Fisheries face climate threat
NEW research has found that projected climate change is likely to cause the core area of skipjack tuna abundance in the Pacific Ocean to move progressively eastward, while coral reef fisheries are expected to decrease by 20% by 2050.
The multi-disciplinary work, led by the Secretariat of the Pacific Community, brought together climate scientists, oceanographers, ecologists and economists from the Pacific, Australia and France, including a Southern Cross University researcher.
There are likely to be both positive and negative outcomes
- SCU's Johanna Johnson
One of the co-authors of the paper, Mixed responses of tropical Pacific fisheries and aquaculture to climate change, published in the journal Nature Climate Change, is Johanna Johnson, an adjunct fellow at SCU's National Marine Science Centre based in Coffs Harbour, part of the School of Environment, Science and Engineering.
Ms Johnson said fisheries and aquaculture were vital to the people of the tropical Pacific.
"Nowhere else do so many countries depend so heavily on fish and shellfish for food security, livelihoods, econo- mic development and gov- ernment revenue," Ms Johnson said. "Maintaining these benefits in the face of rapid population growth and climate change is a major challenge."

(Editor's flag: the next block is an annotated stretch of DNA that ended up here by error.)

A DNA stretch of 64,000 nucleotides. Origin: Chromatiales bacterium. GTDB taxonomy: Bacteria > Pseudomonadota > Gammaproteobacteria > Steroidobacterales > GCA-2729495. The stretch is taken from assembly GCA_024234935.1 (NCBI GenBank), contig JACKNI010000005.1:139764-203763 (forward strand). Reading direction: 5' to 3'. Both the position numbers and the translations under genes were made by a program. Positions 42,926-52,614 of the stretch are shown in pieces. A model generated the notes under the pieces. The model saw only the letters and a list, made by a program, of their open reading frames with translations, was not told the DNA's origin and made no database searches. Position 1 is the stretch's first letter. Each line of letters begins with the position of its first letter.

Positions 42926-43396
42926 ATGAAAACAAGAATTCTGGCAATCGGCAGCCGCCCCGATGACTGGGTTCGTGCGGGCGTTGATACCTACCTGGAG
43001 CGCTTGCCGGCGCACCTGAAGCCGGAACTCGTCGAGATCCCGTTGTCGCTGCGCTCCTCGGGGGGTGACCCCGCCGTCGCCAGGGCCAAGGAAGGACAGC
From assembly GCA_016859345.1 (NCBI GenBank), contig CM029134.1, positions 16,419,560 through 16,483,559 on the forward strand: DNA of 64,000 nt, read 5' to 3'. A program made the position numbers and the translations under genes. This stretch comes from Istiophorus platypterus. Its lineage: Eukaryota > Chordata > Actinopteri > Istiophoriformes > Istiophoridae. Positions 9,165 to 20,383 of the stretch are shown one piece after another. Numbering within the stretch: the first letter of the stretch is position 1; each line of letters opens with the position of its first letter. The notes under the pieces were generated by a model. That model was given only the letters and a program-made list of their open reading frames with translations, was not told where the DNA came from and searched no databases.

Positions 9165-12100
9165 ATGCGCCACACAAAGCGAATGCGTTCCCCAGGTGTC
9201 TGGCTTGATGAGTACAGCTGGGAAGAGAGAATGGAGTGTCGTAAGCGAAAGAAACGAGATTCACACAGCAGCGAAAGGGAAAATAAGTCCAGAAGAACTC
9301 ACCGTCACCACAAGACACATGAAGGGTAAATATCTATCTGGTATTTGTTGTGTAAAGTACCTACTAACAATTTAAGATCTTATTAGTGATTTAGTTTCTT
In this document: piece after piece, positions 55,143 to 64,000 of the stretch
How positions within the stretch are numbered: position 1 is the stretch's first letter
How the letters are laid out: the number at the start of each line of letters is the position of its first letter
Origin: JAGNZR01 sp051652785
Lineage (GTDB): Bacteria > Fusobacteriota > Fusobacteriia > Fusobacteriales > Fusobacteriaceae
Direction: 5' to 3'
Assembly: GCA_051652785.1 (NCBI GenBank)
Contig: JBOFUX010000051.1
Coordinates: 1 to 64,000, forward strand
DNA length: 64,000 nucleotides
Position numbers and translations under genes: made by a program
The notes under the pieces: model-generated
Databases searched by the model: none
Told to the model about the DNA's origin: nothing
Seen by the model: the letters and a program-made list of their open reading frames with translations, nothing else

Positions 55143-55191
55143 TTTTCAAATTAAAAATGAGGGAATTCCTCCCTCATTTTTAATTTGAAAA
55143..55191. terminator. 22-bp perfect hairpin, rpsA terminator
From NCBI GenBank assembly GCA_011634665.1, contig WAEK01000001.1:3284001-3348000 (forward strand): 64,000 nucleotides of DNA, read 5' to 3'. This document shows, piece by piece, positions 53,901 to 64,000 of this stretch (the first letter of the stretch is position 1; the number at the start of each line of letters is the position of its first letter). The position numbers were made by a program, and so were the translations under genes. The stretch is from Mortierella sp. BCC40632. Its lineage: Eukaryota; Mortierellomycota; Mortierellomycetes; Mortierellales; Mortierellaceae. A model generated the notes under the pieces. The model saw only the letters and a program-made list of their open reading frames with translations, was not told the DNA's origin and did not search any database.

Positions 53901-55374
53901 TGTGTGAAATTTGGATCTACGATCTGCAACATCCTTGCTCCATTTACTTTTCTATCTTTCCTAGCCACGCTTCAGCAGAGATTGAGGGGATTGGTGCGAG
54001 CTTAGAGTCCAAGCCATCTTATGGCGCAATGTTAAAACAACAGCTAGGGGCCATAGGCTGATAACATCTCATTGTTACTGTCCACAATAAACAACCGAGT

The researchers investigated how changes to the atmosphere and the Pacific Ocean were likely to affect the food webs, habitats and stocks underpinning fisheries and aquaculture, and found that coral reefs, for example, are expected to be degraded by more frequent bleaching and ocean acidification, putting some species of fish, shellfish and invertebrates under threat.
"There are likely to be both positive and negative outcomes," Ms Johnson said.
"Tuna catches are expected to be higher in the eastern part of the region by 2035 but lower in the west after 2050, while harvests from coastal fisheries and mariculture (cultivation of marine organisms in marine habitats, usually for commercial purposes) are projected to decrease across the region.
"Yields from freshwater fisheries and pond aquaculture are likely to be enhanced."
The paper outlines how Pacific nations can address the social and economic implications, particularly for food security, as coral reefs, coastal fisheries and mariculture decline in the tropical Pacific.
"Coastal communities can adapt to the projected declines in coral reef fish production by diversifying fisheries and aquaculture resources," Ms Johnson said.
"Transferring fishing effort from coral reef fish to tuna around inshore fish aggregating devices (FADs) will be one strategy."
The National Marine Science Centre, based at Coffs Harbour adjacent to the Solitary Islands Marine Park, provides practical opportunities in marine science for both students and researchers.
All third-year Bachelor of Marine Science and Management students attend the centre for specialised marine units that are taught intensively in three-week blocks.